WASHINGTON (Reuters) - U.S. Sen. Larry Craig, who flip-flopped over whether he would quit after being caught in a restroom sex scandal, said in remarks released on Monday that Republican presidential candidate Mitt Romney "threw me under his campaign bus."
Craig, an Idaho Republican, resigned from Romney's White House campaign after it was disclosed in August that he had been snared in an undercover sting operation in a Minnesota airport men's room.
The case has been particularly embarrassing for Republicans, since they have long billed themselves as the party of conservative family values.
Craig contends that an undercover policeman in an adjoining stall at the Minneapolis-St. Paul International Airport misconstrued his actions on June 11 as a sexual advance. But he pleaded guilty in August to misdemeanor disorderly conduct.
"Disgraceful," Romney said at the time about Craig, who had served as co-chair of his campaign efforts on Capitol Hill.
"It reminds us of the fact that people who are elected to public office continue to disappoint," Romney had told CNBC television. "And we've seen disappointment in the White House, we've seen it in the Senate, we've seen it in Congress and frankly it's disgusting."
"He not only threw me under his campaign bus, he backed up and ran over me again," Craig said in an interview with NBC, excerpts of which were released on Monday.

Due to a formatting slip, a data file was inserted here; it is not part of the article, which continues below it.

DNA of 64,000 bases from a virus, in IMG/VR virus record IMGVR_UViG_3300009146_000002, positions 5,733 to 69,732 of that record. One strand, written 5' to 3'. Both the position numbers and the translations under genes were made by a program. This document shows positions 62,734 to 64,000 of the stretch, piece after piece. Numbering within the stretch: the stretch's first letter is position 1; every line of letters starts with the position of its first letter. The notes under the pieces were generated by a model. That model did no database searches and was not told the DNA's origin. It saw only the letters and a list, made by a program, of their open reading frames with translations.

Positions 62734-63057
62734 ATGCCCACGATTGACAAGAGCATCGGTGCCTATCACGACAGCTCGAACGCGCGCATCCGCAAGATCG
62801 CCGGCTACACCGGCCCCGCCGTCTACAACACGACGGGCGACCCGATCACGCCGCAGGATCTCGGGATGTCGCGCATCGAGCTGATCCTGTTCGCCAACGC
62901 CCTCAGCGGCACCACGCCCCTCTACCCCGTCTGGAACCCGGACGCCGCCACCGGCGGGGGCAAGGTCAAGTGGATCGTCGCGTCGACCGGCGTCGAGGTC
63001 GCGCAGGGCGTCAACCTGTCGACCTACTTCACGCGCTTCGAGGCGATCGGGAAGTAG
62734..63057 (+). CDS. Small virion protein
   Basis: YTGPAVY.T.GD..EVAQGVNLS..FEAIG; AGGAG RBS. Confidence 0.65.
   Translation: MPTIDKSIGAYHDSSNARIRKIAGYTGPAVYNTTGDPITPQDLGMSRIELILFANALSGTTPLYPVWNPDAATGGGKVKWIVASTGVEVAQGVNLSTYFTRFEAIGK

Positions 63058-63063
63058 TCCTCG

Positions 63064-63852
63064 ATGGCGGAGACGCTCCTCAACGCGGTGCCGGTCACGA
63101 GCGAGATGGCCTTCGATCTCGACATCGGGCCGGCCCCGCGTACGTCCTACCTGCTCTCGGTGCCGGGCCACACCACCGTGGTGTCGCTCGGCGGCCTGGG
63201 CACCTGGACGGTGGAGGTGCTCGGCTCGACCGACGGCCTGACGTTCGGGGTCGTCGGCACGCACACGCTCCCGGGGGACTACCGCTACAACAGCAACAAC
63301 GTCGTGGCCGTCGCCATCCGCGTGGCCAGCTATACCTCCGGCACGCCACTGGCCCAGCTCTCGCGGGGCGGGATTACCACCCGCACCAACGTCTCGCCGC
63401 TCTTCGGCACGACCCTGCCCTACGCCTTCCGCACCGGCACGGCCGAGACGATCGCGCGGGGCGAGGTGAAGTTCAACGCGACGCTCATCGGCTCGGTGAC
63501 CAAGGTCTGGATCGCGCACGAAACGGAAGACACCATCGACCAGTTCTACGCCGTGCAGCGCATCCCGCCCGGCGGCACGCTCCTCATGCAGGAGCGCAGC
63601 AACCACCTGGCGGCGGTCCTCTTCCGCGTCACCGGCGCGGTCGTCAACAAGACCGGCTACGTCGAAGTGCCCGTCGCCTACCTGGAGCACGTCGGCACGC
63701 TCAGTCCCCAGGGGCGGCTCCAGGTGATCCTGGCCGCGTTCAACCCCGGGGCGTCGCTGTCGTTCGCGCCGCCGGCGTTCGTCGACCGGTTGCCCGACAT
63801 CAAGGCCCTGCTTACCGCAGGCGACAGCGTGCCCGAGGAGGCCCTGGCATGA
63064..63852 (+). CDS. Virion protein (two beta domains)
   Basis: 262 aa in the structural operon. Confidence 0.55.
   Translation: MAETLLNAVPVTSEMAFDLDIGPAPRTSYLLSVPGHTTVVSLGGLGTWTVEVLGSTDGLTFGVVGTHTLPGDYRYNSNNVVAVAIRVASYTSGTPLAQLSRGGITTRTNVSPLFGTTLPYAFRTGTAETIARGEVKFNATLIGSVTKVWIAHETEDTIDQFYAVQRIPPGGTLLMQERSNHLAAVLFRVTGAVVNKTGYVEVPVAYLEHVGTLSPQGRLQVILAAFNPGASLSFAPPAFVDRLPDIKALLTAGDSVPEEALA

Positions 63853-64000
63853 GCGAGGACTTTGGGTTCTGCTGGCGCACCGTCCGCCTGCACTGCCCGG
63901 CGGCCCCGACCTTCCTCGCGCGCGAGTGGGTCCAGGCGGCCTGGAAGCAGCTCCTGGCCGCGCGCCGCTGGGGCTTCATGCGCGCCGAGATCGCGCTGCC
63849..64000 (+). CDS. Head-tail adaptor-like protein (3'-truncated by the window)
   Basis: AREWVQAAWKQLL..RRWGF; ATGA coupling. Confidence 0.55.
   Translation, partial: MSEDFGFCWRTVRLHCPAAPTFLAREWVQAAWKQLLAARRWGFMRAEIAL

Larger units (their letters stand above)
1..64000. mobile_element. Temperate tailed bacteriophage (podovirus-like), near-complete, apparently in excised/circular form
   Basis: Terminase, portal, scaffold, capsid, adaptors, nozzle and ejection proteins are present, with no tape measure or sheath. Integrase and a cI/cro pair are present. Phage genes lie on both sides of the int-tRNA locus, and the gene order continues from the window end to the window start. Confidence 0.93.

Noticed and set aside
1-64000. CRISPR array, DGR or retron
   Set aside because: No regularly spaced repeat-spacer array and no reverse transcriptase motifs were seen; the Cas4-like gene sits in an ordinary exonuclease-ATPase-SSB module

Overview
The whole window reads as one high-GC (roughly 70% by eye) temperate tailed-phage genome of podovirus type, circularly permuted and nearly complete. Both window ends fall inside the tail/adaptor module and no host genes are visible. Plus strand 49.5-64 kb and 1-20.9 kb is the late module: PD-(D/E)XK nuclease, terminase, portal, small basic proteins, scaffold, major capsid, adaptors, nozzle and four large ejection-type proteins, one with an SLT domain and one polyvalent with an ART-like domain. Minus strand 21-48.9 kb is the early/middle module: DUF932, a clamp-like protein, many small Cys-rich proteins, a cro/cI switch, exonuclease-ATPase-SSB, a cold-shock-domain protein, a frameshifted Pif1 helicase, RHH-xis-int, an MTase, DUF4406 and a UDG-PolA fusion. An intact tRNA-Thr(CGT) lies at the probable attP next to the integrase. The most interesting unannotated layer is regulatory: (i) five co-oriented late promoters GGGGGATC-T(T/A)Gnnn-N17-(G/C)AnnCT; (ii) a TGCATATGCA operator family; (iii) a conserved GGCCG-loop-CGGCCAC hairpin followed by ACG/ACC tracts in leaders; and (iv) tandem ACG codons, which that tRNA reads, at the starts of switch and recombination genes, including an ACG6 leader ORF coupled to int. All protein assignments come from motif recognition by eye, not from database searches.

The interview with "Matt Lauer Reports" will air on Tuesday, with additional coverage of it broadcast on Wednesday on the "Today" show.
As the excerpts were being released, officials in Minnesota announced that Craig had filed notice that he will continue fighting his arrest in court.
Craig's Minneapolis attorney, Thomas Kelly, filed notice with the Minnesota Court of Appeals, paying a $500 fee and saying he will try to overturn a county court judge's decision earlier this month that Craig cannot take back the disorderly conduct guilty plea he made in August.
Craig had contended he panicked and was rushed into a decision, and now wants a full hearing. But the judge said he had ample time and knew what he was doing.
In the interview, according to NBC, Craig maintained his innocence, claimed he was the victim of profiling and talked about the lack of support he has received from long-time colleagues in Congress.
Numerous Republicans, including Senate Minority Leader Mitch McConnell of Kentucky, had urged Craig to resign and were upset when he decided to stay.
Craig also reiterated that despite his earlier comments to the contrary, he would not resign from Congress and instead would complete his third six-year term, which ends in January 2009.
Additional reporting by Michael Conlon in Chicago